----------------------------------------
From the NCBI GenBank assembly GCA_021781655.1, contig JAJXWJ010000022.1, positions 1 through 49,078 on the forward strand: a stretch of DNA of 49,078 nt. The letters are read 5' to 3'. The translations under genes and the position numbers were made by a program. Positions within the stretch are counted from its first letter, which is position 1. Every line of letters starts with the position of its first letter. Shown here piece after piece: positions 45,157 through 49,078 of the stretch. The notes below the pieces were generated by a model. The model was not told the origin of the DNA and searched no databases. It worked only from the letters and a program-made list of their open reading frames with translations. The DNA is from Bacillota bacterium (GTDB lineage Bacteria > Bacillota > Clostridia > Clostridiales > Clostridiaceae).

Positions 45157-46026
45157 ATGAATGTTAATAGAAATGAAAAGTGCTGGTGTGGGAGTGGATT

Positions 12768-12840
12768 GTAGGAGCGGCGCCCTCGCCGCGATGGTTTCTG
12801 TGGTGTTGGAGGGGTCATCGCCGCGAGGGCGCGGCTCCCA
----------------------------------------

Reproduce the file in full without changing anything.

From the NCBI GenBank assembly GCA_021781655.1, contig JAJXWJ010000022.1, positions 1 through 49,078 on the forward strand: a stretch of DNA of 49,078 nt. The letters are read 5' to 3'. The translations under genes and the position numbers were made by a program. Positions within the stretch are counted from its first letter, which is position 1. Every line of letters starts with the position of its first letter. Shown here piece after piece: positions 45,157 through 49,078 of the stretch. The notes below the pieces were generated by a model. The model was not told the origin of the DNA and searched no databases. It worked only from the letters and a program-made list of their open reading frames with translations. The DNA is from Bacillota bacterium (GTDB lineage Bacteria > Bacillota > Clostridia > Clostridiales > Clostridiaceae).

Positions 45157-46026
45157 ATGAATGTTAATAGAAATGAAAAGTGCTGGTGTGGGAGTGGATT

Positions 12768-12840
12768 GTAGGAGCGGCGCCCTCGCCGCGATGGTTTCTG
12801 TGGTGTTGGAGGGGTCATCGCCGCGAGGGCGCGGCTCCCA